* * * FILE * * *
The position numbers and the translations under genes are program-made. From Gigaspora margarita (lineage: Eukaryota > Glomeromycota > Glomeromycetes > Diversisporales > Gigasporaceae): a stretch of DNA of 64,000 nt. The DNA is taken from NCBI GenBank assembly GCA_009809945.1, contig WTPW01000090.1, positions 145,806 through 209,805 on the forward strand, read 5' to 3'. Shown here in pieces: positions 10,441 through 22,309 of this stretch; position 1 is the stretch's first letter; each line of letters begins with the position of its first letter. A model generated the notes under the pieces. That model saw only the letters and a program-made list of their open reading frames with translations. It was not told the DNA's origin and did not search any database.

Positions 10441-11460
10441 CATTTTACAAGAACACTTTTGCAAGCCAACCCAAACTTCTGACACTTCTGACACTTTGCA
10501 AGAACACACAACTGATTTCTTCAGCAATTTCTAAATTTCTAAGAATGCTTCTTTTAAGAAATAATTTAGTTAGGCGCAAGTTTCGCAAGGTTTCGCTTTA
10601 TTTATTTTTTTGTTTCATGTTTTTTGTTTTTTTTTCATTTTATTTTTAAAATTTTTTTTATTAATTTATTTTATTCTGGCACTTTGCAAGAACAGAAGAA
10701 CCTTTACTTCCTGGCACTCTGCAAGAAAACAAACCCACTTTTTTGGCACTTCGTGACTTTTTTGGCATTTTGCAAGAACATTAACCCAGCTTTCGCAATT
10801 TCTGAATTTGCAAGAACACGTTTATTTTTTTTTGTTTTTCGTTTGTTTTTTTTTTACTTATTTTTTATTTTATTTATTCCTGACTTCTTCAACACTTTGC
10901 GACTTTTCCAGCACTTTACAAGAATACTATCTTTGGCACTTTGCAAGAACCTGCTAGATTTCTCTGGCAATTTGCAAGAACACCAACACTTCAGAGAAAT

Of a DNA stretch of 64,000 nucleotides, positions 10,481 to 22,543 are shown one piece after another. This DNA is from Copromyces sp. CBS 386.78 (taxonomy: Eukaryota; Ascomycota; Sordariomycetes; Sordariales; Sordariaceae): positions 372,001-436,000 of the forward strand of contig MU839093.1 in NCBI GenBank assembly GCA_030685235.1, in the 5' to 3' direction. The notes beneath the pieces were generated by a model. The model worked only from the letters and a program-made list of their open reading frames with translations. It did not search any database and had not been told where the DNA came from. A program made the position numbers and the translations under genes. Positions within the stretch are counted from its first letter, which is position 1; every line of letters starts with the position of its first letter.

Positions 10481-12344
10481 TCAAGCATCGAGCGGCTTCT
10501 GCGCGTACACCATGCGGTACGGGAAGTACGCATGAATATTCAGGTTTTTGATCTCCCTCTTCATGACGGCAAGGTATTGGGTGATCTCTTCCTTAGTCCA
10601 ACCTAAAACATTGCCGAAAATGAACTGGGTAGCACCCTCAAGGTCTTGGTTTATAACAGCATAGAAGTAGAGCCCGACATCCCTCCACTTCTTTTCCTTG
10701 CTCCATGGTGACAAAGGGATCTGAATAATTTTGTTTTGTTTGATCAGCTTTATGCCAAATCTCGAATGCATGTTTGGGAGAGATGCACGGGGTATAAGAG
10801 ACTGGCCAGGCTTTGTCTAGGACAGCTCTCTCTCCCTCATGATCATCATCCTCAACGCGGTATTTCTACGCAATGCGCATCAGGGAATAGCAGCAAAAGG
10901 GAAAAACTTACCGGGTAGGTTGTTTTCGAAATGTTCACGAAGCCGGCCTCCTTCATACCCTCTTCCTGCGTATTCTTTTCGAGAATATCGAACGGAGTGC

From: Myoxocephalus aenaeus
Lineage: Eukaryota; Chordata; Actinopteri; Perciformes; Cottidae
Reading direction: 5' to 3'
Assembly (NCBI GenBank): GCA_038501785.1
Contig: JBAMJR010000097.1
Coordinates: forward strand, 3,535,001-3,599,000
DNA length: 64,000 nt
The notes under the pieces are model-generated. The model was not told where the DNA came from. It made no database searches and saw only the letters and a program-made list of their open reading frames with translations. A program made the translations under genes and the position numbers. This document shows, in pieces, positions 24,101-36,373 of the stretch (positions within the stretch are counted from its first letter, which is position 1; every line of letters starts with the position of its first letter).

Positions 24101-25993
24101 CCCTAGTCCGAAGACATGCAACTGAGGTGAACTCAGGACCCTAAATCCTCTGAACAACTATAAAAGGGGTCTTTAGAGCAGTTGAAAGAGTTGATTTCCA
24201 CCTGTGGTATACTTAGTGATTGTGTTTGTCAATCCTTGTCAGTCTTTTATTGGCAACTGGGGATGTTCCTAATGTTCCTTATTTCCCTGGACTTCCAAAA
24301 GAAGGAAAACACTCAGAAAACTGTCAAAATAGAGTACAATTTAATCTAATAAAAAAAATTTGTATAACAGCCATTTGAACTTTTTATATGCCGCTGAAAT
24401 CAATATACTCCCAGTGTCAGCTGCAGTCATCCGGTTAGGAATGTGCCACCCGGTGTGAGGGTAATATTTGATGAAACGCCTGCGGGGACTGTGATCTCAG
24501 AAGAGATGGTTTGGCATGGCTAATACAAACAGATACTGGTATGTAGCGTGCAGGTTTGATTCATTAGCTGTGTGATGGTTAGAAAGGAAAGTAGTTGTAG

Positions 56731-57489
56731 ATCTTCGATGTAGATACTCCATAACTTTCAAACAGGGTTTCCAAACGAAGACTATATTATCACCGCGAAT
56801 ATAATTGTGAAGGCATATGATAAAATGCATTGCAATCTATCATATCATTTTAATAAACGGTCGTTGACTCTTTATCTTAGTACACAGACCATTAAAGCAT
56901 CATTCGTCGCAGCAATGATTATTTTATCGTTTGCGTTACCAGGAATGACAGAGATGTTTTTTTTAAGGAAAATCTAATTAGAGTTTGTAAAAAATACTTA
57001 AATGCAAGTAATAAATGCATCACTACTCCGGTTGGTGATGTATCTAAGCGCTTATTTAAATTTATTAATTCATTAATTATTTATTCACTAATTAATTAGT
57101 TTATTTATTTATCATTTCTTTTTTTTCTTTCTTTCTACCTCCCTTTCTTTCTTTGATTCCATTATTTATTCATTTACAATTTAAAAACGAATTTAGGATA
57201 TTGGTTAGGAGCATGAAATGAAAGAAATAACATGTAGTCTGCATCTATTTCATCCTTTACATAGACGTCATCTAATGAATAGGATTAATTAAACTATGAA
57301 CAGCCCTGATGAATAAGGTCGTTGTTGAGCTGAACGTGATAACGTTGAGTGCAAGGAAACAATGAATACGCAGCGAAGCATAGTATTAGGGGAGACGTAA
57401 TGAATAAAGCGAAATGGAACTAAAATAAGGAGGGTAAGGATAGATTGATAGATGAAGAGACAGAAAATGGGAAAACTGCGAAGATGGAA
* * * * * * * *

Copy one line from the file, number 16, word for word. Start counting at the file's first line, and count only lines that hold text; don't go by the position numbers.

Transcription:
10901 GAAAAACTTACCGGGTAGGTTGTTTTCGAAATGTTCACGAAGCCGGCCTCCTTCATACCCTCTTCCTGCGTATTCTTTTCGAGAATATCGAACGGAGTGC